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Ten Years of Kim Jong Un: North Korea Imposes Death Penalty For Pop Video Politics

by archysport

By Fabian Kretschmer

Basketball fan Kim Jong Un in conversation with former NBA star Dennis Rodman.

Photo: dpa / Kcna

The fact that Kim Jong Un still does not shy away from public shootings is documented by an NGO with testimony.

By Fabian Kretschmer

December 27, 2021 – 3:24 pm

Pyongyang – The human rights crimes of the North Korean regime are often exaggerated into the grotesque in the media. But some of the almost unbelievable atrocities are essentially true: Citizens under the Kim regime are still being judged in public – and sometimes only because they have watched “illegal” videos from South Korea.

The “Transitional Justice Working Group” based in Seoul tries like no other NGO to systematically document the state violence of the North Korean government. Her aim is to fight against oblivion: Should there ever be a reunification on the Korean island, those responsible for the North Korean regime should be held accountable and the victims should be given legal recognition.

Civil rights activists have interviewed refugees for years

For their latest report, the civil rights activists systematically interviewed nearly 700 North Korean refugees over a period of six years: They were presented with satellite photos of their hometowns to understand the worst of the state atrocities – public executions.

Many of the displaced North Koreans, especially along the border regions with China, where smuggling, bribery and human trafficking are flourishing, talk about shootings in an almost everyday tone. These usually take place outdoors, for example on airfields or fields on the outskirts. Often not only the relatives of the condemned have to be present at the executions, but also the entire neighborhood – obviously as a deterrent. “Even when fluid was already emerging from the condemned’s brain, people still had to stand in line and look him in the face,” says one of the North Koreans interviewed in the study.

23 public executions are proven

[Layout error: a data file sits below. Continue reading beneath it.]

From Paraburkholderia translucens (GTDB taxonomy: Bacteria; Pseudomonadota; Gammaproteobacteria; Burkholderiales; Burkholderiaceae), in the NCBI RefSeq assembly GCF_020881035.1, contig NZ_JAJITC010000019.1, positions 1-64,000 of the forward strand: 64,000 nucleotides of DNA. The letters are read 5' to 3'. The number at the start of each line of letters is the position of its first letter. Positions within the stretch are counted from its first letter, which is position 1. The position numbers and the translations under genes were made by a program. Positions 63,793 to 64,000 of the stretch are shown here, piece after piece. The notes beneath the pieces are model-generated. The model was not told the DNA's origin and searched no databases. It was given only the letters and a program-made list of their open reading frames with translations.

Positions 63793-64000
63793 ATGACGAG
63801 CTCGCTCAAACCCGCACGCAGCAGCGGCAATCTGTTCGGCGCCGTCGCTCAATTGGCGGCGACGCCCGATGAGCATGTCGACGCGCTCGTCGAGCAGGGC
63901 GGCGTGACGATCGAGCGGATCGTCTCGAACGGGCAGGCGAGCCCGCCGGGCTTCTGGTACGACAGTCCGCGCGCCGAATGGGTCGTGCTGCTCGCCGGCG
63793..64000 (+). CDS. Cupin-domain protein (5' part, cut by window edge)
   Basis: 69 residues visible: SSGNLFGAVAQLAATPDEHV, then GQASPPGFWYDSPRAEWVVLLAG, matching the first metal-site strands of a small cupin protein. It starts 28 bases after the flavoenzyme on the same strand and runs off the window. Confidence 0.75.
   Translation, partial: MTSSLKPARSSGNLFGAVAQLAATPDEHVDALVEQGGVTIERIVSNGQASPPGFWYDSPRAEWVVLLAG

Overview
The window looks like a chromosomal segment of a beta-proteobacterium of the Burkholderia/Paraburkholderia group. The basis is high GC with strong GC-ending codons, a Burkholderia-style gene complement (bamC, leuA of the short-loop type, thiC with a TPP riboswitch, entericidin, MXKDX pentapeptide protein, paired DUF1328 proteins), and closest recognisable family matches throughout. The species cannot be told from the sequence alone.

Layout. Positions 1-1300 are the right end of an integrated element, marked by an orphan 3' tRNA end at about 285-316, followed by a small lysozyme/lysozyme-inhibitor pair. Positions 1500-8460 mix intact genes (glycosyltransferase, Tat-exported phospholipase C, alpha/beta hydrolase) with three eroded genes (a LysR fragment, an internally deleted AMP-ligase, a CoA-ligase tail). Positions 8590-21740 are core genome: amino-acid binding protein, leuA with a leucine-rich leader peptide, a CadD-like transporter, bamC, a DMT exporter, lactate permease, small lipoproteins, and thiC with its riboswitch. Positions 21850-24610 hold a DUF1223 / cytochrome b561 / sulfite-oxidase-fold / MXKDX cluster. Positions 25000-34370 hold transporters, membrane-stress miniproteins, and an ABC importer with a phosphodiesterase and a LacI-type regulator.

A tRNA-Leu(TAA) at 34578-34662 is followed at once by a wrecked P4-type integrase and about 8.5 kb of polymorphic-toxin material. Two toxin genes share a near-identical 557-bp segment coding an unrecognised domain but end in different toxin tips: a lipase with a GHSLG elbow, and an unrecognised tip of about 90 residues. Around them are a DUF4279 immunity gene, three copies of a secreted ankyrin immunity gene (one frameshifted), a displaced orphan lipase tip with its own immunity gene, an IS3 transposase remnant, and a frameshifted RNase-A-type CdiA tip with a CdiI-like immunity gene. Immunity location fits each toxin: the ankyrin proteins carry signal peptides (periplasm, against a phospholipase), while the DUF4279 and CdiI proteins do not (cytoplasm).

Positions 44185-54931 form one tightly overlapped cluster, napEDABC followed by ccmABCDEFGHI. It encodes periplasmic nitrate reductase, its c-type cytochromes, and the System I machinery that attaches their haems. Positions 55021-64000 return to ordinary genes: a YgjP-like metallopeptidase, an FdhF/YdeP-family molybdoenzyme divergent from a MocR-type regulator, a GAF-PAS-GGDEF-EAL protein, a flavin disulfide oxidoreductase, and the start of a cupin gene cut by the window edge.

The NGO can prove 23 such public executions during Kim Jong Uns’s rule. Almost all of them happened in Hyesan – the border town that most refugees first pass on their route to China. Death sentences were passed for drugs, prostitution and murder, and in seven cases also for watching and distributing South Korean videos.

In fact, information from abroad is an existential threat to the regime in Pyongyang – and not just in the form of political leaflets, but often as trivial soap operas and K-pop videos. Because just showing scenes from the ultra-modern, affluent neighboring country in the south is a real shock for many impoverished North Koreans. As a study by the “Database Center for North Korean Human Information” in Seoul shows, information from abroad played a role in the desire to flee for almost two thirds of all North Koreans who later settled in South Korea.

Scientifically recording the human rights crimes of recent years beyond individual eyewitness reports is currently more important than it has been in a long time: Since the corona pandemic, the already shielded country has been completely closed. Independent information is hardly ever made available to the outside world.

Ten years ago, observers were hopeful

Ten years ago, quite a few observers were hopeful when Kim Jong Un climbed the North Korean dictatorial chair after the surprising death of his father. They pointed out that Kim Junior lived as a primary school student in Bern, Switzerland, and became a fan of the US basketball league NBA there. Somebody like that would certainly open up his country economically and possibly also politically, it said.

But practically the opposite has happened: within a few years, Kim Jong Un cemented his power through a wave of Stalinist purges that exceeded anything in brutality that North Korea had experienced in decades. In 2017, he allegedly also had his half-brother Kim Jong Nam poisoned with nerve gas at Kuala Lumpur Airport.

At the same time, North Korea’s rulers are sticking to their nuclear and missile program as life insurance for the regime – a decision that a priori denies the country economic development.

Where North Korea will be in another ten years, the specialist medium NK News recently asked more than 80 of the country’s leading observers. The most likely scenario is more than sobering: the population will suffer a “major humanitarian crisis” and “food shortages” while the political elite continue to push ahead with its nuclear program.

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